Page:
Mutant adenovirus quells pancreatic cancer in mice

Reuters Health Information: Mutant adenovirus quells pancreatic cancer in mice

Mutant adenovirus quells pancreatic cancer in mice

Last Updated: 2018-02-14

By David Douglas

NEW YORK (Reuters Health) - A novel oncolytic adenoviral mutant, Ad5-3Delta-A20T, helps avoid resistance and can effectively target and eliminate pancreatic cancer in vitro and in a mouse model, researchers have found.

"We've shown for the first time that pancreatic cancers can be specifically targeted with a modified version of the common flu virus," Dr. Stella Man of Queen Mary University of London said in a statement.

Metastatic pancreatic ductal adenocarcinomas (PDACs) are incurable due to the rapid development of resistance, Dr. Man and colleagues note in Molecular Cancer Therapeutics, online January 24. However, they add, unlike normal tissue many PDACs express alpha beta 6 integrins.

The team thus modified a previously developed oncolytic adenovirus to selectively target these integrins and to facilitate systemic delivery. The resultant virus Ad5-3Delta-A20T replicated in and killed cultured PDAC cells - in xenografts in vivo, and in three-dimensional coculture models with pancreatic stellate cells.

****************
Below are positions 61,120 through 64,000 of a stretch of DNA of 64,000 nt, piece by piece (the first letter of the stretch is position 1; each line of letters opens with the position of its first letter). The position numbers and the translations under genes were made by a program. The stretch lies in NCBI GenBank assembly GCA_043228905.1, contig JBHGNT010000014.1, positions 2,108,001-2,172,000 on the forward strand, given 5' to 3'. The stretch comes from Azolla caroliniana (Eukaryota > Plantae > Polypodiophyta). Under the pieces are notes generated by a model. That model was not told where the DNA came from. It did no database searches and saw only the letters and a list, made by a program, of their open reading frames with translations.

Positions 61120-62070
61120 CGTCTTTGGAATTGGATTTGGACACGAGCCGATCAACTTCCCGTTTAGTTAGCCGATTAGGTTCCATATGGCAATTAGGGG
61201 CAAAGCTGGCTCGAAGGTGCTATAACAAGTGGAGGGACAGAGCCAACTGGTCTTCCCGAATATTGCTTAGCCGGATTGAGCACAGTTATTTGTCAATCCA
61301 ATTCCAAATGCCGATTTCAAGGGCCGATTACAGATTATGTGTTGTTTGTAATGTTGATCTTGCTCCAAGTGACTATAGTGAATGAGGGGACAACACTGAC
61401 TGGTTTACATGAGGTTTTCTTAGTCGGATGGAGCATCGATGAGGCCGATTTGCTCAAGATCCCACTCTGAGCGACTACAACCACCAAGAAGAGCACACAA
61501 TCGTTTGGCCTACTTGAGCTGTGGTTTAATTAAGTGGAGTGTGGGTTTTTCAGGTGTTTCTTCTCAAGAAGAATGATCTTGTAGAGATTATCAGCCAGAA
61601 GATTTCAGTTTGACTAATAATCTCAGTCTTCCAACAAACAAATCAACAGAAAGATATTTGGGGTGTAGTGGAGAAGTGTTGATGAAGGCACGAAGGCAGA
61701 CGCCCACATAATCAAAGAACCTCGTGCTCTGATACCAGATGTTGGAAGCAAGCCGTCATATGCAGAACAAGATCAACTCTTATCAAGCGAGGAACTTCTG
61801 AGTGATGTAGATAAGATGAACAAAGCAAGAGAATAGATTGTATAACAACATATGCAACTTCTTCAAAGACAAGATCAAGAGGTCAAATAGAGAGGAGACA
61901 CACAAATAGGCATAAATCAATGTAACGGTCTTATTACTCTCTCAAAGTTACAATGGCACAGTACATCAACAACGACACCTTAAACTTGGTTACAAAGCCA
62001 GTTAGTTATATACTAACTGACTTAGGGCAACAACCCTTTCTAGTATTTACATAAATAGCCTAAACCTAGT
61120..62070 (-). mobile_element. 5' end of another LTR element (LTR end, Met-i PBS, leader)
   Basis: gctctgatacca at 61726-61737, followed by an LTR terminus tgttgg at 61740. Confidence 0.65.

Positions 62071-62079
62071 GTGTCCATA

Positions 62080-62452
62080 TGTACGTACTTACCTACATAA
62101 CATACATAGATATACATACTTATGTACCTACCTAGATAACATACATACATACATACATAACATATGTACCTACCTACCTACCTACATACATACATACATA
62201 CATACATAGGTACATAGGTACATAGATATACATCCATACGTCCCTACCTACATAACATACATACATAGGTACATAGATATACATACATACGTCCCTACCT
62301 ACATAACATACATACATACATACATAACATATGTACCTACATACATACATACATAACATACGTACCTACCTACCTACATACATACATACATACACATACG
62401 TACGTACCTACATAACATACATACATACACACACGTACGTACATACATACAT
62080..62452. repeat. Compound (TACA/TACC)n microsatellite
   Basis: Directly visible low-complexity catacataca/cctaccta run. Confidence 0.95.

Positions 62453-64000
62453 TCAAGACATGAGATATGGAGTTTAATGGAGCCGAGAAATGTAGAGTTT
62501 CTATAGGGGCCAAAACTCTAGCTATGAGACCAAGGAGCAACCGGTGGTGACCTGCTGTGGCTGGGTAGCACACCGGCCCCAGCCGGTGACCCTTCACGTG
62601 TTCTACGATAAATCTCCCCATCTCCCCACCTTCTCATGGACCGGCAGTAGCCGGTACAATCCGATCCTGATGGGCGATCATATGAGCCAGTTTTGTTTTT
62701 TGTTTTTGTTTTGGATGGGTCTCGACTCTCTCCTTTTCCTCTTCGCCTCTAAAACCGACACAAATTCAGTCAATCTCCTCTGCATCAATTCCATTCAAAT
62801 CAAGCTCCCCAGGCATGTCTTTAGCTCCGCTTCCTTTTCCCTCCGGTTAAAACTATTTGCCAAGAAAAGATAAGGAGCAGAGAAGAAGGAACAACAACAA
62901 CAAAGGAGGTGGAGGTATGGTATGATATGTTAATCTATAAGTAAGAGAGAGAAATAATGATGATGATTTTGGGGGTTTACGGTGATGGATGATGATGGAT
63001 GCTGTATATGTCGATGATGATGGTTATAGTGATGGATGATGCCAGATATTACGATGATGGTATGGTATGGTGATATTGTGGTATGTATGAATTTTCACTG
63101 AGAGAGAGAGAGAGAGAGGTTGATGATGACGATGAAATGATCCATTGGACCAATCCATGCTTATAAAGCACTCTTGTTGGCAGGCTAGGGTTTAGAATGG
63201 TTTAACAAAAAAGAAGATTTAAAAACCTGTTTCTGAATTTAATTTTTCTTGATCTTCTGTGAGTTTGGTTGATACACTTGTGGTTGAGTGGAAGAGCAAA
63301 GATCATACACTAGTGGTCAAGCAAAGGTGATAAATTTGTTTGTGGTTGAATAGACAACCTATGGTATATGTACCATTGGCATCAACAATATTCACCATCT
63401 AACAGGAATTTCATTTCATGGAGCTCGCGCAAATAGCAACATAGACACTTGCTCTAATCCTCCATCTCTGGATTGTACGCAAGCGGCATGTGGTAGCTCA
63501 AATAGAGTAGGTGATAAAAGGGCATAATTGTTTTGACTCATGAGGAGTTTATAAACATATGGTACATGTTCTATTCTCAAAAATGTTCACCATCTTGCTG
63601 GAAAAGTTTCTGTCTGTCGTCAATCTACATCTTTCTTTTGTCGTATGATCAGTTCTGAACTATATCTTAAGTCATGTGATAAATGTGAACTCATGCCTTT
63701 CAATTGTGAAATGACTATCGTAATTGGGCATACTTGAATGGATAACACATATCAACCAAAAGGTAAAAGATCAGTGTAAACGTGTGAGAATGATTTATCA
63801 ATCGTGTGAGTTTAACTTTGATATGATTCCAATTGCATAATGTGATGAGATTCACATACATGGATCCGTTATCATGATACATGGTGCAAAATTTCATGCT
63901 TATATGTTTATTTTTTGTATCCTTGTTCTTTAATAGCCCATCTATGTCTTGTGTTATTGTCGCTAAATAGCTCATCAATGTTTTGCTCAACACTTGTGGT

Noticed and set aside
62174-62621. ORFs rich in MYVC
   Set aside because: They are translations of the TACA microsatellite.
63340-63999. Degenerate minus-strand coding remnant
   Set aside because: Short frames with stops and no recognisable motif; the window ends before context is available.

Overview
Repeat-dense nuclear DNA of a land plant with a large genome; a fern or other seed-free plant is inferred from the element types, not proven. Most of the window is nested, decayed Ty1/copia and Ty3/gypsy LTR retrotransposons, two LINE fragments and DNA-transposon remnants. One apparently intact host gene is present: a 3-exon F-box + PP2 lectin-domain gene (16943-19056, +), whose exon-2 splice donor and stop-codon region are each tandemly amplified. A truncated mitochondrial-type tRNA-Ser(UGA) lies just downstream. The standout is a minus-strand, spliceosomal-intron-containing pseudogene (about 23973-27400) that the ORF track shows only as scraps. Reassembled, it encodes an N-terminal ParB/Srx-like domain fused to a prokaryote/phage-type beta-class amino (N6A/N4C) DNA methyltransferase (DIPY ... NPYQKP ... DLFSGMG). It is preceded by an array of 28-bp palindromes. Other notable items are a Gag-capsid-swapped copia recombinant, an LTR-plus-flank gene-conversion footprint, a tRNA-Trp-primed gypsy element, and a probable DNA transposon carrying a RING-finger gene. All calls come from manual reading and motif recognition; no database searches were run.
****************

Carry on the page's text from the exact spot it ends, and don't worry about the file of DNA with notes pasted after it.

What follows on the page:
The agent also retained all viral functions necessary for propagation in the presence of the chemotherapy drug, gemcitabine.

"The new virus," Dr. Man added, "specifically infects and kills pancreatic cancer cells, causing few side effects in nearby healthy tissue. Not only is our targeting strategy both selective and effective, but we have now further engineered the virus so that it can be delivered in the bloodstream to reach cancer cells that have spread throughout the body."

However, in email comments to Reuters Health, senior author Dr. Gunnel Hallden, also of Queen Mary, cautioned that, "As with all potential new therapies, advancement towards clinical trials will require more studies."

"Together with our collaborators in Dr. Alan Parker's team, who engineered the novel adenovirus mutant in this study, we may further optimize the virus to enhance anti-tumor immune responses and prolong circulatory half-life to improve on targeting of metastatic lesions," Dr. Hallden said.

With funding in place and early phase trials to determine safety and tumor targeting initiated, she concluded, "Final development of the new mutant(s) for PDAC patients could become a reality within a 10-year time-frame."

SOURCE: http://bit.ly/2BXRWeB

Mol Cancer Ther 2018.

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